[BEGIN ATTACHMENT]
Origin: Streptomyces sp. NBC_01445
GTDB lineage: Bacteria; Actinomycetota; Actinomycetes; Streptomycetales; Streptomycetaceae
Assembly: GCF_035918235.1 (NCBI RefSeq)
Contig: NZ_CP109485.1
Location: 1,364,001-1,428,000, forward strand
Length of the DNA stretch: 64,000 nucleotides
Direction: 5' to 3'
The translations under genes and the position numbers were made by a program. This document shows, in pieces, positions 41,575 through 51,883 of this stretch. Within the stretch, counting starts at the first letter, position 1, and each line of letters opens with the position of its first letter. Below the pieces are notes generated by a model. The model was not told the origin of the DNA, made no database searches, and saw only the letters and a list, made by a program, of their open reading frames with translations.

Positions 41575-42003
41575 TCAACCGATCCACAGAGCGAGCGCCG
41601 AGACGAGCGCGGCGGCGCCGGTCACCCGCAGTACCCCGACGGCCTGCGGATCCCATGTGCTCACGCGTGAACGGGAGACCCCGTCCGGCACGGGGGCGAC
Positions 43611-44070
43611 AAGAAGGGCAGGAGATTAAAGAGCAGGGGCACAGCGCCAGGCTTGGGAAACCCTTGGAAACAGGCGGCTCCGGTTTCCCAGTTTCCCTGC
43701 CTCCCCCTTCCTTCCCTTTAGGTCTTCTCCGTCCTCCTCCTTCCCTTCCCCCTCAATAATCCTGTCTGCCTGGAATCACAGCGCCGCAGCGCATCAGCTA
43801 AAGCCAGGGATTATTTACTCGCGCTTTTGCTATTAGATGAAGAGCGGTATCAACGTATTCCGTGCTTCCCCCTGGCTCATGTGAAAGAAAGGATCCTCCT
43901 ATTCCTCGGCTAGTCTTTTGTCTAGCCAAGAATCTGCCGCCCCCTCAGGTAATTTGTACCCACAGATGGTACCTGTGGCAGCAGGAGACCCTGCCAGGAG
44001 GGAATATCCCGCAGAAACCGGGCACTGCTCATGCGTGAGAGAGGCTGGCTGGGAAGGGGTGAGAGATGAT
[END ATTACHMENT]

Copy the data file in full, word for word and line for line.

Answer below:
Origin: Streptomyces sp. NBC_01445
GTDB lineage: Bacteria; Actinomycetota; Actinomycetes; Streptomycetales; Streptomycetaceae
Assembly: GCF_035918235.1 (NCBI RefSeq)
Contig: NZ_CP109485.1
Location: 1,364,001-1,428,000, forward strand
Length of the DNA stretch: 64,000 nucleotides
Direction: 5' to 3'
The translations under genes and the position numbers were made by a program. This document shows, in pieces, positions 41,575 through 51,883 of this stretch. Within the stretch, counting starts at the first letter, position 1, and each line of letters opens with the position of its first letter. Below the pieces are notes generated by a model. The model was not told the origin of the DNA, made no database searches, and saw only the letters and a list, made by a program, of their open reading frames with translations.

Positions 41575-42003
41575 TCAACCGATCCACAGAGCGAGCGCCG
41601 AGACGAGCGCGGCGGCGCCGGTCACCCGCAGTACCCCGACGGCCTGCGGATCCCATGTGCTCACGCGTGAACGGGAGACCCCGTCCGGCACGGGGGCGAC
Positions 43611-44070
43611 AAGAAGGGCAGGAGATTAAAGAGCAGGGGCACAGCGCCAGGCTTGGGAAACCCTTGGAAACAGGCGGCTCCGGTTTCCCAGTTTCCCTGC
43701 CTCCCCCTTCCTTCCCTTTAGGTCTTCTCCGTCCTCCTCCTTCCCTTCCCCCTCAATAATCCTGTCTGCCTGGAATCACAGCGCCGCAGCGCATCAGCTA
43801 AAGCCAGGGATTATTTACTCGCGCTTTTGCTATTAGATGAAGAGCGGTATCAACGTATTCCGTGCTTCCCCCTGGCTCATGTGAAAGAAAGGATCCTCCT
43901 ATTCCTCGGCTAGTCTTTTGTCTAGCCAAGAATCTGCCGCCCCCTCAGGTAATTTGTACCCACAGATGGTACCTGTGGCAGCAGGAGACCCTGCCAGGAG
44001 GGAATATCCCGCAGAAACCGGGCACTGCTCATGCGTGAGAGAGGCTGGCTGGGAAGGGGTGAGAGATGAT